Monday, March 13, 2006

JACK STRAW: IRANIANS DESERVE BETTER

Earlier today, Jack Straw pointed out that Iran's current regime is doing its people no favours. From the BBC:
Foreign Secretary Jack Straw has appealed to the Iranian people - saying he wants to help them have a freer and more prosperous future.

In a speech in London Mr Straw said the Iranian people "deserved better" than their current government.

International agencies should publish more reports in Farsi on the internet to help reach the Iranians, he said.
Glad you've caught up with the rest of us on that one, Jack.
The UN Security Council is to discuss Iran's nuclear programme but Mr Straw says military action is inconceivable.

He refused to comment directly when asked by the BBC's Frank Gardner about contingency plans being drawn up by US military chiefs about possible strikes on Iranian targets.

In his speech at the International Institute for Strategic Studies, he said: "Sadly, Iran is now going in the wrong direction and the chances that were there before Iran are being squandered.

"Since President Ahmadinejad's election last year, he and the small group which surrounds him have adopted policies both at home and abroad which risk real damage to Iran's reputation and its relations with the rest of the world.

"Iran and the Iranian people deserve better."

Mr Straw said foreign investors were already looking elsewhere and bright young Iranians were leaving the country.
It's rare that I find myself agreeing with Jack Straw. Perhaps he's been reading more Hitchens of late?
The most touching remark I heard during my time in Iran last year was from a woman in the wonderfully beautiful city of Isfahan. (It is just outside this cultural treasure house that the mullahs have chosen to place one of their mountain-dugout nuclear sites.) In the family home where I was staying, contempt and hatred for theocracy was a given, but this was a family friend, moreover draped in a deep black chador, who stayed on the edge of the conversation. Finally she broke in to ask shyly, in faultless English, "Would it be possible for the Americans to invade just for a few days, get rid of the mullahs and the weapons, and then leave?"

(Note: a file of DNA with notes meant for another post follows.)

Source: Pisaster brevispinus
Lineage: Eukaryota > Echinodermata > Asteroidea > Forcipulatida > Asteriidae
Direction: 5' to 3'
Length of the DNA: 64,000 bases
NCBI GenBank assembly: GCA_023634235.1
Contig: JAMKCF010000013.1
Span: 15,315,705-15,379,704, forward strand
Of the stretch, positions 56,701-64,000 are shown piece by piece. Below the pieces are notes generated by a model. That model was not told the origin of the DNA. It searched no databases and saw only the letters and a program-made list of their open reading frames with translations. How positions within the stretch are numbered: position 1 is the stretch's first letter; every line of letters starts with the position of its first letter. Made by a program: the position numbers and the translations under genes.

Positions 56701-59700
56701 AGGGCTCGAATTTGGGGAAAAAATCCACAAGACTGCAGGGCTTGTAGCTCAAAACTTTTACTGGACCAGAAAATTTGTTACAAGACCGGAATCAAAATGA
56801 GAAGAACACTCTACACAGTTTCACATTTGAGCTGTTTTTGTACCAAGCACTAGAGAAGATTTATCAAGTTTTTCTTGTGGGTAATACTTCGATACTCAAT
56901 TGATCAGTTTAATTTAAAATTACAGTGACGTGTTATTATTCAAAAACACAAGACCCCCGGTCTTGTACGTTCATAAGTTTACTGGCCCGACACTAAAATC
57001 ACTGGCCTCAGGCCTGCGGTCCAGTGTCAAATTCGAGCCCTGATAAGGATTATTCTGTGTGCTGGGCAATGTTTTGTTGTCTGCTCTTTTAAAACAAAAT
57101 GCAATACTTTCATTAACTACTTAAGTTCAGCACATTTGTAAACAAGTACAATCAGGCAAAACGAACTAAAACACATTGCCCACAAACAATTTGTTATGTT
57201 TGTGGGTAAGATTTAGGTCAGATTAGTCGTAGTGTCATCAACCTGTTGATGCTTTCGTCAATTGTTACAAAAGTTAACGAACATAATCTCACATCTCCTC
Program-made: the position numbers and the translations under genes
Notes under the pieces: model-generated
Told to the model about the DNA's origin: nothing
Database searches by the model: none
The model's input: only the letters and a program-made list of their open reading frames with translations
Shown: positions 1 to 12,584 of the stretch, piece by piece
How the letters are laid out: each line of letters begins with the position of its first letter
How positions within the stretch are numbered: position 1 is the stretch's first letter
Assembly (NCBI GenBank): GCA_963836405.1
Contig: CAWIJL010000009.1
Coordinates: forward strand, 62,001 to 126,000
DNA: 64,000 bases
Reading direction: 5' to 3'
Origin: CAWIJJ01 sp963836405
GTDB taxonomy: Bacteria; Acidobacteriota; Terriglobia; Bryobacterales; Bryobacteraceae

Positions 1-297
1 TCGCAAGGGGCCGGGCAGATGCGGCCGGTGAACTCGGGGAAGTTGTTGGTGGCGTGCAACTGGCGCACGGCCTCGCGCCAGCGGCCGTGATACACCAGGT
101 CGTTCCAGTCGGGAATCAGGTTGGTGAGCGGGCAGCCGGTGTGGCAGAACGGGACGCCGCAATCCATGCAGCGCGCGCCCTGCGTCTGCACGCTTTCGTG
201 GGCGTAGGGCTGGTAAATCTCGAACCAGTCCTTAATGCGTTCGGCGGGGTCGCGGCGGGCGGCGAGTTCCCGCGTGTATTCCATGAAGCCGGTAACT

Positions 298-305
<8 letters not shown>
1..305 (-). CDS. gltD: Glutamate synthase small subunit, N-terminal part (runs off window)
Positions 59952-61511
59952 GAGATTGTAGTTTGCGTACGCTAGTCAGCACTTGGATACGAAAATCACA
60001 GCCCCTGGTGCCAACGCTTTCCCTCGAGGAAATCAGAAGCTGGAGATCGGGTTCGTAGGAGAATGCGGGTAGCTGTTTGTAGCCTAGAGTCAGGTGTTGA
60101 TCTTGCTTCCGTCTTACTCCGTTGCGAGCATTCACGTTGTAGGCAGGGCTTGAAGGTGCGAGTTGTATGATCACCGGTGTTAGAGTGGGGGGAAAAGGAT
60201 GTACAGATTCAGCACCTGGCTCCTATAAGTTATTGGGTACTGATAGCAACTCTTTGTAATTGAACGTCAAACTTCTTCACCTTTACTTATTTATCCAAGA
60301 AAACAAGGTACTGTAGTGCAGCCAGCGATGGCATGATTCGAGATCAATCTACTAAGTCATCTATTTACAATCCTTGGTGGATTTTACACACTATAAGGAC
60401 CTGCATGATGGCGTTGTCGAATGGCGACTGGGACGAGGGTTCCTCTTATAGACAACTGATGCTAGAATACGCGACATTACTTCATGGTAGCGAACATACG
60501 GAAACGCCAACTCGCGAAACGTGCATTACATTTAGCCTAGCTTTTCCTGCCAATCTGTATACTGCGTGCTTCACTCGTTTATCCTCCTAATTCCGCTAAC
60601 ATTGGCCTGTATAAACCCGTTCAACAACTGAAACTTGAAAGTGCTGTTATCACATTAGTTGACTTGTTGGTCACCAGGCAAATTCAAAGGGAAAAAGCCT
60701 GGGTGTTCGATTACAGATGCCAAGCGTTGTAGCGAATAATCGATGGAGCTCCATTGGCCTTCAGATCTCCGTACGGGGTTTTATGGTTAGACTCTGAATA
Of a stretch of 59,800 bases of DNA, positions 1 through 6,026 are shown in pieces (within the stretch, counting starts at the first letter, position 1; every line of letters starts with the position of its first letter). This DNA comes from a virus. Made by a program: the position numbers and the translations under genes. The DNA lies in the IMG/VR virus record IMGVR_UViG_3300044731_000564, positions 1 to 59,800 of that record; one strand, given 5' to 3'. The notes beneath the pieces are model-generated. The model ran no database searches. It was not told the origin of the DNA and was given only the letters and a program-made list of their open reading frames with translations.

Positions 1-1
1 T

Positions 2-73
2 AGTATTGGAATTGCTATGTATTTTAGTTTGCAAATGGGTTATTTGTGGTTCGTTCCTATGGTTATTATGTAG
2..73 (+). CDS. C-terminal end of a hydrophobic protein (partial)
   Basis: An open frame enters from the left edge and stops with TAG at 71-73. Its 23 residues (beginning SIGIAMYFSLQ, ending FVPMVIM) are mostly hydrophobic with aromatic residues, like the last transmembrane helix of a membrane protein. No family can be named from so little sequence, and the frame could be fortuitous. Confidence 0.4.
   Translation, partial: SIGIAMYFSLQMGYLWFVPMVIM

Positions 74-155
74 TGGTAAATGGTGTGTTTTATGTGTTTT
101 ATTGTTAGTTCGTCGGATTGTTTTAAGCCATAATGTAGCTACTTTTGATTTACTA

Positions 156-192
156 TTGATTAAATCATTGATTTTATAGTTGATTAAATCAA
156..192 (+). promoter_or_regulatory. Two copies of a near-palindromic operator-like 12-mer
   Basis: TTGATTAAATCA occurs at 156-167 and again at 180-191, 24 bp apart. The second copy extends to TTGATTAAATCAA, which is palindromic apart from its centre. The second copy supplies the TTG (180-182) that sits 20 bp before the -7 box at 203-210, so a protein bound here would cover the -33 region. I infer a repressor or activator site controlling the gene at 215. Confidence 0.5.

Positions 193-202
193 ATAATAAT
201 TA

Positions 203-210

My heart went out to her. And I would guess, from traveling around several Iranian cities, that there are very many Iranians who are wishful along just those lines. They dream of some magic trick that would just make the bearded ones go away, restore Iran to the international community, and yet not compromise its cherished national pride and independence. My guess would also be that, of the millions who want the mullahs gone, very few would support an outside military intervention if it actually occurred. In other words, the most precious asset that the United States has in the current crisis—a large pro-American public opinion in Iran—is apparently not of much use to it in deciding what to do about the weapons program.

All the war games and simulations that I have seen have concluded that it isn't possible to disarm Iran by airstrikes. Learning perhaps from what happened to Saddam's nuclear plant at Osirak, the authorities have dispersed the program widely and put a lot of it underground. Nor can the Israelis be expected to do much by proxy: They would have to fly over Iraq this time, and it would be even more obvious than usual that they were acting as an American surrogate. Professor Edward Luttwak claims, in the Wall Street Journal, that selective strikes could still retard or degrade the program, but this, if true, would only restate the problem in a different form.

This means that our options are down to three: reliance on the United Nations/European Union bargaining table, a "decapitating" military strike, or Nixon goes to China. The first being demonstrably useless and somewhat humiliating, and the second being possibly futile as well as hazardous, it might be worth giving some thought to the third of these.
I've recently acquired a copy of "We Are Iran", a collection of thoughts garnered from the many thousands of Farsi blogs.


From what I've read, most would agree with Hitchens and Straw on this one.

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